President Trump said he has told the Navy to return to decades-old steam-powered catapult technology to launch aircraft from the new Gerald Ford-class aircraft carriers, rather than use a new digital launch system.
Trump’s comments came during an interview with Time magazine, released in excerpts Thursday, where he bashed the new Electro-Magnetic Aircraft Launch System (EMALS) and said the Navy would instead be “going to goddamned steam.”
“I said, ‘You don’t use steam anymore for catapult?’ ‘No sir.’ I said, ‘Ah, how is it working?’ ‘Sir, not good. Not good. Doesn’t have the power. You know the steam is just brutal. You see that sucker going and steam’s going all over the place, there’s planes thrown in the air,’” Trump said in the interview.
“It sounded bad to me. Digital. They have digital. What is digital? And it’s very complicated, you have to be Albert Einstein to figure it out. And I said—and now they want to buy more aircraft carriers. I said, ‘What system are you going to be—‘ ‘Sir, we’re staying with digital.’ I said, ‘No you’re not. You going to goddamned steam, the digital costs hundreds of millions of dollars more money and it’s no good.’
EMALS, made by defense contractor General Atomics, is set to be used on Ford-class carriers, made by Huntington Ingalls Industries.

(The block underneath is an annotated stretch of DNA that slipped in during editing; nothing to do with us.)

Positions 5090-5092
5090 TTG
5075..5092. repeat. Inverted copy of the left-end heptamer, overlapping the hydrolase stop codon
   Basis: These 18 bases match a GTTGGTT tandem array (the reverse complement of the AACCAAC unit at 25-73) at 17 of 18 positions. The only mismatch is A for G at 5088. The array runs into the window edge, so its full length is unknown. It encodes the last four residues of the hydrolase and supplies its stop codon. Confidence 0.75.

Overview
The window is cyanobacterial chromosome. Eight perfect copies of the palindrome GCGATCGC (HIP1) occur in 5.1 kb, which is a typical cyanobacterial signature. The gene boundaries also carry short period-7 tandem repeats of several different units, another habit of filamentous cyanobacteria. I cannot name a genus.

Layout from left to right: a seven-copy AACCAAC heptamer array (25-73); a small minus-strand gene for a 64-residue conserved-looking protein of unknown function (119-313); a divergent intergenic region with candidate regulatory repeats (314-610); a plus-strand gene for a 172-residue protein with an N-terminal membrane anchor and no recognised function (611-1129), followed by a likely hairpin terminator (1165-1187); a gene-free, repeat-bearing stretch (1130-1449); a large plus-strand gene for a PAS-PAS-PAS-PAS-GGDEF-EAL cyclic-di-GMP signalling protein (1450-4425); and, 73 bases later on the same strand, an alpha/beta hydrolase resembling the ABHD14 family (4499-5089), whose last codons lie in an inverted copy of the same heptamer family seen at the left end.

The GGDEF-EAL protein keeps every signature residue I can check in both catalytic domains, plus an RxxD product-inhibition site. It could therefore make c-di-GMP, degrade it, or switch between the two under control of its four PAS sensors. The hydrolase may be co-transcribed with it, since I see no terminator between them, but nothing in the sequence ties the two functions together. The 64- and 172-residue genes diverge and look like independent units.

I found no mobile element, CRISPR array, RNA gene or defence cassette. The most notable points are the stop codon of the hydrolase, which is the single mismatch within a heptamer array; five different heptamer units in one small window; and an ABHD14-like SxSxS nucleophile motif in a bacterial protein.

EMALS will replace the more than 60-year old steam-powered catapult systems used to launch airplanes. The steam systems take up more space on ships, are harder to maintain and can’t launch as many planes as electrical ones.
Huntington Ingalls and General Atomics referred questions on Trump’s comments to the Navy.
The Navy declined to comment.
The Navy has struggled with cost and schedule overruns on the new Ford-class carriers — growing from $27 billion to $36 billion in the last 10 years — prompting Sen. John McCain (R-Ariz.) in 2015 to call it “one of the most spectacular acquisition debacles in recent memory.”
But McCain said it was the “misalignment of accountability and responsibility in our defense acquisition system,” that caused the overrun, rather than technology issues.